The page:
Foreign Minister Nabil Fahmy flew to Brussels, Belgium on Monday to represent Egypt in the fourth European Union-African Summit.
The summit, scheduled to begin on Wednesday and continue to Thursday, is expected to host African and European leaders alongside leaders from the EU and the African Union under the theme of “Investing in People, Prosperity and Peace”.
During his stay, Fahmy is scheduled to meet with EU High Representative Catherine Ashton. In a press statement released on Monday, the minister said that meetings on the sideline of the summit would tackle bilateral ties between Egypt and the EU. He added that he is also scheduled to meet with members of the European Parliament’s Committee on Foreign Affairs to “portray the true situation Egypt is facing and the efforts exerted to combat terrorism”.
Fahmy will discuss regional crises such as the Syrian Crisis and the situation in Ukraine with his Belgian counterpart Didier Reynders. He is also scheduled to meet with the United Nations Secretary General Ban Ki-Moon and North Atlantic Treaty Organisation Secretary General Anders Fogh Rasmussen. The minister will also be discussing top African issues during meetings with his counterparts from African countries.
The summit will discuss cooperation between the African and European continents in areas including peace, security, investment, climate change and migration. Participants will also be discussing agriculture; Egypt will oversee the discussion concerning African-European cooperation in the agricultural field, MENA reported.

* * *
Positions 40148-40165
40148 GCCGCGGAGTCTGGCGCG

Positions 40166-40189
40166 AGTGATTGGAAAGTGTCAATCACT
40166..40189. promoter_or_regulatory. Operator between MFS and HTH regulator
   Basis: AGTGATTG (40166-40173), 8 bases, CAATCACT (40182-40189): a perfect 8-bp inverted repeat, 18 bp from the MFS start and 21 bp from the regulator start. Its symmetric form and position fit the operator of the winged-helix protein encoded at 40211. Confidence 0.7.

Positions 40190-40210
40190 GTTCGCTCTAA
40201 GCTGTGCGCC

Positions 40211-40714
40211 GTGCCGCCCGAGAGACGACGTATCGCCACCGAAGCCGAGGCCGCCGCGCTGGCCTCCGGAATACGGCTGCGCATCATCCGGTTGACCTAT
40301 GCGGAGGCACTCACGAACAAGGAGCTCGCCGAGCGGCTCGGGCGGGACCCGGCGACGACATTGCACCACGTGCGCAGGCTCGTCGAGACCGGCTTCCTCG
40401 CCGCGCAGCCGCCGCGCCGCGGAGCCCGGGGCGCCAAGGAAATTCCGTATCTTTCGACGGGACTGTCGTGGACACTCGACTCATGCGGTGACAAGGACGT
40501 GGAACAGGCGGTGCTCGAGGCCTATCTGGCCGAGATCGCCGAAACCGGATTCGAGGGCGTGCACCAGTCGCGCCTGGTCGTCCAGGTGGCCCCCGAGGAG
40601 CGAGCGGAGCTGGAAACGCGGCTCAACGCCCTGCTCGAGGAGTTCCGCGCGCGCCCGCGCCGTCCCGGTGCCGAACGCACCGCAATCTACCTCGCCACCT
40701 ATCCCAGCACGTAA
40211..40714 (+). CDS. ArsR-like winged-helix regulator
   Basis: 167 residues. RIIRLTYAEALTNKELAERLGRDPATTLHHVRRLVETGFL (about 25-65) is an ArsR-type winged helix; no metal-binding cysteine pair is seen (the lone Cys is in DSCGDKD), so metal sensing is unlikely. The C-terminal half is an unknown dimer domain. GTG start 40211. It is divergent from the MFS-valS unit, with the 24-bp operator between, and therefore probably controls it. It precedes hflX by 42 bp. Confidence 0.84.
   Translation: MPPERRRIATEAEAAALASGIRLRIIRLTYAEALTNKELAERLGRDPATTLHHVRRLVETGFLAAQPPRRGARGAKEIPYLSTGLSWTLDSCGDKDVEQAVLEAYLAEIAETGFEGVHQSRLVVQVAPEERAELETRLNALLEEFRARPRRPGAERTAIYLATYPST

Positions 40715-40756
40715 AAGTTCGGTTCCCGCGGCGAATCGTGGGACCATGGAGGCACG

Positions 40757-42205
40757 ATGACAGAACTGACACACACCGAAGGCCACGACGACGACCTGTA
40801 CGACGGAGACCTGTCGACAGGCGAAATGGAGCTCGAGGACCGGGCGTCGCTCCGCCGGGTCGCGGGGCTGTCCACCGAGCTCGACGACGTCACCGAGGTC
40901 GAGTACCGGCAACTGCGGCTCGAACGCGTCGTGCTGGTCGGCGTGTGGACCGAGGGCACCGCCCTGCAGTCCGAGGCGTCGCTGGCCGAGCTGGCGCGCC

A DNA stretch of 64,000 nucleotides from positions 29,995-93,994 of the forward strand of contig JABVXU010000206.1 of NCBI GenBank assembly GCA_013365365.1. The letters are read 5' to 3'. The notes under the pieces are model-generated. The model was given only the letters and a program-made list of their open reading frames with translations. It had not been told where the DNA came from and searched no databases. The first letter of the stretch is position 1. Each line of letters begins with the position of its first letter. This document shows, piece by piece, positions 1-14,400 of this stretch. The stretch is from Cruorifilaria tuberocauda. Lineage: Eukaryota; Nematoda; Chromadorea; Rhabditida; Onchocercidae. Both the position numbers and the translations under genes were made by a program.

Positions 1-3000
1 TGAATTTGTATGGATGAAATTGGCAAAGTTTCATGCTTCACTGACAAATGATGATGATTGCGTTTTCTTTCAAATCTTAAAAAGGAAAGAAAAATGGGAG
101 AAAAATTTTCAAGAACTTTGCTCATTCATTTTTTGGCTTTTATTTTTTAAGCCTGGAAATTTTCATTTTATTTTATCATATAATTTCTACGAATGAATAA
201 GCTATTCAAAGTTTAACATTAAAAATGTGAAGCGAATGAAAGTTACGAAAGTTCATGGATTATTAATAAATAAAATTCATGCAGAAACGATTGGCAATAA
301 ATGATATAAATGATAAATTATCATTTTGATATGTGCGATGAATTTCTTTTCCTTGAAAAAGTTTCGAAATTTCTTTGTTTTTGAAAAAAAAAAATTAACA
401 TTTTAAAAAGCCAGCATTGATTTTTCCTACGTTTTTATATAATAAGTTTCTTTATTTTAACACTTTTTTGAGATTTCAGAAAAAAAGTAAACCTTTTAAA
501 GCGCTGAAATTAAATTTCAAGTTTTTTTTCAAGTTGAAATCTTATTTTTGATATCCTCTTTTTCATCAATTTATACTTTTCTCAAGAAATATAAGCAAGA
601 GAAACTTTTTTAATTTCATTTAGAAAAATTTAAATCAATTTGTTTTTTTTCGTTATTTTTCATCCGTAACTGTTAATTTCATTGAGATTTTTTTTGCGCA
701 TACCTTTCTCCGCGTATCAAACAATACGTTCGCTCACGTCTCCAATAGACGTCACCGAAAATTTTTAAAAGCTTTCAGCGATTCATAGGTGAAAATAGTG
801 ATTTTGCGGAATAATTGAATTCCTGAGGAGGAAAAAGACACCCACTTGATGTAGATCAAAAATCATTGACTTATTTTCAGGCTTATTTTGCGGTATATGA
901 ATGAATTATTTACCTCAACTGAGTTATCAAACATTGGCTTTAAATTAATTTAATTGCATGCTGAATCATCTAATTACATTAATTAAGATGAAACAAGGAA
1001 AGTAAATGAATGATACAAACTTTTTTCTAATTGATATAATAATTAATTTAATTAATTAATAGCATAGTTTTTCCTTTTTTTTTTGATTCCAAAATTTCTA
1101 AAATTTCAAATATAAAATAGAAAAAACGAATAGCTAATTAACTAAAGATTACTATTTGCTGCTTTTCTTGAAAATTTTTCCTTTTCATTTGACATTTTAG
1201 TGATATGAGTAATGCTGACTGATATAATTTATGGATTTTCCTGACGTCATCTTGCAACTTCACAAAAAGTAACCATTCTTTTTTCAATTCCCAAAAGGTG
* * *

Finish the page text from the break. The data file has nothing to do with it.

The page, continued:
Representing the EU, European Council President Herman Van Rompuy expressed his hopes ahead of the summit that it would further reinforce the EU-African partnership. European Commission President José Manuel Barroso, who will also be representing the EU, added that the summit “will deepen our partnership of equals and seize further cooperation opportunities by expanding political, economic, investment and trade ties”.
Egypt’s relation with both the EU and the AU has been shaky since the 3 July military ouster of former President Mohamed Morsi in 2013.
On 21 August, European foreign ministers revoked all export licences to any equipment which could be “used for internal repression” in Egypt in an extraordinary meeting held to discuss the EU’s response to the violence in the Middle Eastern country. They also agreed to review the EU assistance to Egypt.
The meeting closely followed the forcible dispersal of two pro-Morsi encampments in Greater Cairo on 14 August, in incidents which left over 600 people killed, according to official figures.
The AU condemned Morsi’s ouster earlier on. On 5 July, the African Union Peace and Security Council suspended Egypt’s activities within the union.
Following Egypt’s suspension, the foreign ministry launched diplomatic efforts to resume its activities within the union.
In late January, the African Union (AU) High-Level Panel for Egypt “affirmed the correctness” of the decision. The three-man delegation visited Egypt twice in the months following Morsi’s ouster. The panel met with the leading political stakeholders as well as civil society, business and religious leaders.